23 April. Starting in the south of the bay today, the aerial survey team was keen to see whether right whales were still using this area, which had not been covered in the previous survey. Fin whales were still plentiful, and right whales were sighted along the southerly tracklines, though in less dense groups than have been recently observed. Photographing was a difficult task today; rough seas obscured the whalesâ€™ heads when they surfaced, and gusts of wind made the pilotsâ€™ job of circling even more demanding. In addition, the whales were less active on the surface than they have been in recent weeks, and many individuals appeared to be making long dives, as they had been doing earlier in the season. Unfortunately, the wind picked up as the day progressed and eventually the survey was terminated due to worsening sea state. We sighted 31 right whales, including one mother-calf pair.
23 April. The right whale habitat studies team was anxious to find out how the distribution of zooplankton and right whales in Cape Cod Bay had changed since the previous cruise, as in years past the whales have begun to exit the Bay around this time. After a bit of searching through slowly clearing fog, we found a number of right whales spread around the central and north-central parts of the Bay. The zooplankton resource, where it had been so concentrated just days before, was no longer there; it had probably been either grazed down, advected away, or both. Even samples taken in the paths of skim-feeding right whales appeared less dense than those collected on the previous couple of cruises. In addition to the 18 to 23 scattered right whales, the habitat team sighted three humpback whales, seven fin whales, and a very large pod of Atlantic white-sided dolphins. We are interested to see whether there will be a rebound of the zooplankton resource in a different part of the bay, and whether the right whales will continue to move north, away from Cape Cod Bay.
21 April. Despite low clouds and poor visibility, the aerial survey team made their way up to the northern part of the bay today to start the survey. A large number of fin whales were sighted, as well as several humpback whales. The team recorded three right whale mother-calf pairs, including one energetic calf which entertained our pilots by breaching several times in a row! The team had some great views of the R/V Shearwater, surrounded by a particularly dense aggregation of skim feeding and sub-surface feeding right whales. Many right whales were also sideways feeding, allowing for great views of the baleen plates in their mouths as they filtered their plankton prey from the water. Interestingly, a flyover at Jeremy Point revealed that no seals were hauled out there despite it being near to low tide. This suggests that the seals may now be moving north for the summer months. A total of 53 right whales were recorded, spread throughout the bay but with a concentration of animals in the northeastern part. The survey finished a little early, due to encroaching cloud at Chatham airport. Nonetheless, the team completed 12 of the 15 tracklines in the bay, which is the most we have managed in the past few weeks, with so many whales keeping us busy!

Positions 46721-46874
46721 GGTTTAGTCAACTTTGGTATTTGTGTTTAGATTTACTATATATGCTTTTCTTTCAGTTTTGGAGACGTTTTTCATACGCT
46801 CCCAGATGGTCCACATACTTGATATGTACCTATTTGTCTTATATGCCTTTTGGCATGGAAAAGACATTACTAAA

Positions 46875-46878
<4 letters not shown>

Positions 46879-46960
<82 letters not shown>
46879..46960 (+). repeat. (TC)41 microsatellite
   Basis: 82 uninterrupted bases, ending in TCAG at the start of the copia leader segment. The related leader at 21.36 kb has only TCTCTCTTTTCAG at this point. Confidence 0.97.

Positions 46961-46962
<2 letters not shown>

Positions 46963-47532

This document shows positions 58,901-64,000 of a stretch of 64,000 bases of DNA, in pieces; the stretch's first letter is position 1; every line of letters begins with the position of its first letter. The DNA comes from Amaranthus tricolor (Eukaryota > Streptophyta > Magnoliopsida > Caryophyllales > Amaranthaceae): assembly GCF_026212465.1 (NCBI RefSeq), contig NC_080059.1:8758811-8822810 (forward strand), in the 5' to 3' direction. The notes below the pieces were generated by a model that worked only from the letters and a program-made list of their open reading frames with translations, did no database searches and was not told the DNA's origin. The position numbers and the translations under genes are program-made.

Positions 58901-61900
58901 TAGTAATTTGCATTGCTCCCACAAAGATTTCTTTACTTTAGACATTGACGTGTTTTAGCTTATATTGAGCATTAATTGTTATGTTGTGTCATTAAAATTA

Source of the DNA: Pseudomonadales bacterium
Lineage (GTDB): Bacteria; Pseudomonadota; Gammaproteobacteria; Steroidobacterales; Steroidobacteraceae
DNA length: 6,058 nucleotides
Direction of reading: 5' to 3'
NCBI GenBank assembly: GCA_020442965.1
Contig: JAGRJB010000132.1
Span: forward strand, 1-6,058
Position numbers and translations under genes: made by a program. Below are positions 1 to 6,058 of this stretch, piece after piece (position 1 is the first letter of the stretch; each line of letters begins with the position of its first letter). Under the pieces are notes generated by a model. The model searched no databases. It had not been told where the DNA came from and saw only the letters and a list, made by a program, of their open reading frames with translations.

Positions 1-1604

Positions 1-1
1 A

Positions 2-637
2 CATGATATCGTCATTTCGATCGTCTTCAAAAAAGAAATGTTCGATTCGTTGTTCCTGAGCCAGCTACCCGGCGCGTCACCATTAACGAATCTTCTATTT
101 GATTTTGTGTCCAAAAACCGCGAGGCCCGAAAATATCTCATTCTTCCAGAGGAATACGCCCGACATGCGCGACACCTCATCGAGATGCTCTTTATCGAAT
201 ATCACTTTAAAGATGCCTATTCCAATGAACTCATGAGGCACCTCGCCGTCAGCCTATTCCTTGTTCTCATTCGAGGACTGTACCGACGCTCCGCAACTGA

19 April. We lifted off from Chatham and began in the south end of Cape Cod Bay. The weather was gorgeous with a calm sea state and we began to quickly photograph all the right whales we encountered on our tracklines. Over the course of the next nine hours, we covered ten tracklines and photographed 62 right whales, including three mother/calf pairs and the injured EGNO 3530. We are all anxious to spend some time back in the office looking at all of our data, so that we can get a minimum estimate on the number of individual right whales that have been utilizing Cape Cod Bay these few weeks!